co-production: now you see it, now you don’t

Co-production is currently a Big Idea in public services in the UK. The previous post summarised my attempts to track down the theory behind it. That search has prompted some further thoughts. I’d found out where the idea of co-production came from, but it’s presented quite differently by the NESTA papers and Parent Carer Forums (PCFs).   How did it get onto their agenda, and why are their models of it so different to the model originally developed by Elinor Ostrom and Edgar Cahn?

co-production and Parent Carer Forums

Co-production isn’t mentioned in the 2007 paper Aiming high for disabled children: better support for families, which proposed parent engagement via parent carer forums – and the funding for them. Nor does it appear in the 2011 Green Paper Support and aspiration: A new approach to special educational needs and disability that heralded the new SEND legislation.

The first appearance I could find was in the April 2013 report Co-production with parent carers: The SE7 experience.  In June 2013 it pops up, frequently, in a Pathfinder Information Pack Engagement and participation of children, young people parents and carers. The ‘strategic participation of parent carers’ is described as:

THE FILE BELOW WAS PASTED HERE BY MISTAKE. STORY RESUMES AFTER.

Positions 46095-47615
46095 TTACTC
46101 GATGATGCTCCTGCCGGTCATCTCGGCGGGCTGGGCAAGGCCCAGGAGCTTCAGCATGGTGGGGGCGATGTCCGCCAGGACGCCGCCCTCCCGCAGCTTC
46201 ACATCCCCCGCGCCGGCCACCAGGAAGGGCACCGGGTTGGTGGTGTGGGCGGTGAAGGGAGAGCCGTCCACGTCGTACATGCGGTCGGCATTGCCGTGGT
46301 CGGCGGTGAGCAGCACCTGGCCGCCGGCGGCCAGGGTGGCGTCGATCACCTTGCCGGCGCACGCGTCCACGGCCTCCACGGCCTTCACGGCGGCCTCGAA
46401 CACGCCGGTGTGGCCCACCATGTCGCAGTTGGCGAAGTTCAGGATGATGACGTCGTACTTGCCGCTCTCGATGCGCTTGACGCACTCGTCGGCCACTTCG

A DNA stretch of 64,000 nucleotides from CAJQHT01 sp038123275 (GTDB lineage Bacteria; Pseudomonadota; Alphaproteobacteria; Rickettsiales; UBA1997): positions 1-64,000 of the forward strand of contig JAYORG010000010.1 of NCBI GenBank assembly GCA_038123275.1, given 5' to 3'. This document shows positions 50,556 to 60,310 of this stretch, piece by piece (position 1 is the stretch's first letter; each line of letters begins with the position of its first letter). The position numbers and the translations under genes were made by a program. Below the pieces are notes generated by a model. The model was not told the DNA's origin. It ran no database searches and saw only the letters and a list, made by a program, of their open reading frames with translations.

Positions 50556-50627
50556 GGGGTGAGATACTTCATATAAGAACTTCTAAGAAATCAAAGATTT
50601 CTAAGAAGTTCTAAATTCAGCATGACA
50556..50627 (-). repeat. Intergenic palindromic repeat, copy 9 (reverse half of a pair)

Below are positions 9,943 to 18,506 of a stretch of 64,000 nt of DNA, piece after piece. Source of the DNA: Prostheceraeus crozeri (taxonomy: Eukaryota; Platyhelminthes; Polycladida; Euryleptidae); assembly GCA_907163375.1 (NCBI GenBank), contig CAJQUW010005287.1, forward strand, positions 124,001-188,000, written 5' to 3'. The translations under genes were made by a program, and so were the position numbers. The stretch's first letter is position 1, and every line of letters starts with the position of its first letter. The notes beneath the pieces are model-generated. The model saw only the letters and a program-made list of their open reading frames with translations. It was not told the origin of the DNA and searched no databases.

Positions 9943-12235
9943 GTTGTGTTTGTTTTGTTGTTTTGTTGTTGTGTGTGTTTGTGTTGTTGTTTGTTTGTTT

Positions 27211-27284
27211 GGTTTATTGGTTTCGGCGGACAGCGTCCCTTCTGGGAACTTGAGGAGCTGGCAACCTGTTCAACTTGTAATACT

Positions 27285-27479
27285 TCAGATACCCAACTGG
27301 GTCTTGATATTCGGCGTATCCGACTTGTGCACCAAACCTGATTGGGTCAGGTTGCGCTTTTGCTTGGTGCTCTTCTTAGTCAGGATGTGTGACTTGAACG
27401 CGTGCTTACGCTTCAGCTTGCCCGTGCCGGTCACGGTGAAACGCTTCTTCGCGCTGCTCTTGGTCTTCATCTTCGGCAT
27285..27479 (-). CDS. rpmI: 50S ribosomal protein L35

“The participation of co-production with representative parents carers in strategic planning, decision making, commissioning and service evaluation. Over the last five years, the Department for Education have supported and funded the development of parent carer forums in every area across England. It is essential that Parent Carer Forums are involved in co-producing plans and implementation of the reforms. Forums are also members of the National Network of Parent Carer Forums (NNPCF), provide the opportunity to feedback at regional and national levels. Representatives from the NNPCF work strategically with Department for Education (DfE) and Department of Health (DH).” (p.3)

The information pack cites the National Council for Voluntary Organisations (NCVO)’s March 2011 Participation: Trends, Facts and Figures. Page 36 of the NCVO almanac reviews participatory methods used to involve communities in local decision making. Interestingly, co-production isn’t mentioned.